It’s not enough to just believe women deserve respect and equal rights, men need to consistently speak up when women aren’t treated with respect or given equal rights.
I think it’s really important for men to like speak WITH us rather than for us, or not speak at all. Recognise your privilege – that you have a voice that’s more likely to get heard. Pay attention to what we’re saying and, when we need you to, talk or shout alongside us but like, let us pave the way? A lot of men also seem to use their feminism as a performative thing that ultimately ends up benefiting them, but when it comes down to it they aren’t actually thinking or talking or acting on the important stuff. That’s really missing the point by about 1500kms IMO. Use your voice the right way.
Ally, Gaming Industry
There are three big things that feminist men have done in the workplace that have made a real difference for me. The first is backing up women’s ideas and perspectives, especially when we’re outnumbered. Men who do this demonstrate an understanding of the power imbalances at play when traditional gender roles weigh on our roles as professionals. This can be as simple as noticing when a woman is being interrupted or spoken over in a meeting and saying, “I’d like to hear the end of what you were saying before you got cut off.”
Secondly, men who do their homework can be great feminists. Don’t treat your nearest underrepresented person as Google. Curious about a gender or sexual politics issue? Do some research! Unless it’s literally in her job description to teach you about women’s issues, demanding your colleague to take time out of their day to explain it to you is tiresome. Lastly, men shouldn’t expect praise or to be exempt from criticism for being feminists. It’s great that you believe in equal pay, Dave, but that doesn’t give you a free pass to make sexist remarks in the office.
Mel, Media Industry
I think for me, a feminist man is one who has an innate respect for women. It’s wild how many men you encounter who clearly do not have the same respect for women that they have for men. It’s not about believing women are “better” than men, it’s about believing our opinions, thoughts, words and actions are just as worthy of your attention as a man’s.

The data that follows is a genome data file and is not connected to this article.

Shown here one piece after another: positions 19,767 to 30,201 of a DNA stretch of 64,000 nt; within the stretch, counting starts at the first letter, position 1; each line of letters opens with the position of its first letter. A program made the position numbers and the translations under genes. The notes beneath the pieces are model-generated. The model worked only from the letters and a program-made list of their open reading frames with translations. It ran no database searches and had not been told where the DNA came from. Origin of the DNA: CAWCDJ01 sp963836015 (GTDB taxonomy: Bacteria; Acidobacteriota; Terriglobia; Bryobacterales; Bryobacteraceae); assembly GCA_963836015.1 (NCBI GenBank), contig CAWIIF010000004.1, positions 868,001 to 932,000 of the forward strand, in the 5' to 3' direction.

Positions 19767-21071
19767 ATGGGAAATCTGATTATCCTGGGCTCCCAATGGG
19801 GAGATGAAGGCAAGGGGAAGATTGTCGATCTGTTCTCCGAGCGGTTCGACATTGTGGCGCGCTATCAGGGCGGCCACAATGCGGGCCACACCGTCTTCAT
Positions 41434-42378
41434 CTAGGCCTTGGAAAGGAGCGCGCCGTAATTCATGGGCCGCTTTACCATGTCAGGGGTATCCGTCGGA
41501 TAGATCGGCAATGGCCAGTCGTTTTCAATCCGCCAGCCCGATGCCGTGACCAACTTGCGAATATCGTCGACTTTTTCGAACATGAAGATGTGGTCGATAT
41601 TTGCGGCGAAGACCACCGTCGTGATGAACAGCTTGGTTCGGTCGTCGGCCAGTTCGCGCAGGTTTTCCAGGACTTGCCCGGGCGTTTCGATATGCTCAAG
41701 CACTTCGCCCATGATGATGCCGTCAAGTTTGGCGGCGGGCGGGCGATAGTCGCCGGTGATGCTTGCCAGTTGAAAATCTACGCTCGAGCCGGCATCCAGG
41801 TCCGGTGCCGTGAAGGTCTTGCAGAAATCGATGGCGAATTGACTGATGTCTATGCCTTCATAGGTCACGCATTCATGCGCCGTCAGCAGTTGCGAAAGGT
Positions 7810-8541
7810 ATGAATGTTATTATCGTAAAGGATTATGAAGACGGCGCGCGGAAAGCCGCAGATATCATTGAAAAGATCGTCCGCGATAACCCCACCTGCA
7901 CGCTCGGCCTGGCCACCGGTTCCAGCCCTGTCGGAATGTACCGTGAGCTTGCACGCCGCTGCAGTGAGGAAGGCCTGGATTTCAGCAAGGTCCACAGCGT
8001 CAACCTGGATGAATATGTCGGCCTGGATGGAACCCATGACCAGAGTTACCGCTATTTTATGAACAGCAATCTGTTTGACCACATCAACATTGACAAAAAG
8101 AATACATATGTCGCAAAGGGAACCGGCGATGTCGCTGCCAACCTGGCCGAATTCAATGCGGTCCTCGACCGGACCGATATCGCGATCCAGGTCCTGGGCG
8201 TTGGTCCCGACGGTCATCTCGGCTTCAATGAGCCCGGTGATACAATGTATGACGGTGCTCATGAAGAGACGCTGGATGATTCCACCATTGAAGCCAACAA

Also, I believe there’s an ingrained sexism in our culture still, and that is hard to overcome because there’s a huge chance you don’t even realise some of the things you say and do come from a place of male privilege, and undermine the women in your life – I know so many respectful men who would never dream of being sexist and yet have absolutely done things such as mansplained me or ignored my point in a meeting but accepted it when it came out of a man’s mouth, for example. So I think being self-aware is a huge step in the right direction, and instead of getting on the defence if a woman calls you out on sexist behaviour, stop and listen. I’m not saying they’ll always be correct, but listening and assessing whether you were being sexist, then having the courage to admit, apologise, and change your behaviour is so important and does so much.
Rikki, Media Industry
First, accept that gender inequality still exists – even if it is not your lived experience. In fact, include your lived experience into the thought process – how many times have you been told/heard that you do something like a girl when a ‘weakness’ is referred to? How many times have you heard ‘get me a sandwich’ as a hilarious joke? Or, worse, a rape joke? You might not believe the pay gap data. You might not even believe the DV data (although, it’s actual data, you should). But you can believe what is around you. CALL IT OUT.
I feel like men only need to go base level to make a difference (AT LEAST. Higher, of course, if they want). It is not emasculating to take your wife’s name, and if a guy is saying so, call him out. It is not emasculating to be the primary carer of your children. You are not ‘daddy daycare’, you are a parent. It is not emasculating to say objectifying women in the workplace (or, anywhere) is bullshit. It is not emasculating to be (at least) equally outraged by the myriad deaths of women at men’s hands as you are a Gillette ad. The women around you, all of them, are somehow affected by gender inequality, and if it’s in your power to stop it in the moment, bloody do it. People follow by example.
Adriana, Public Relations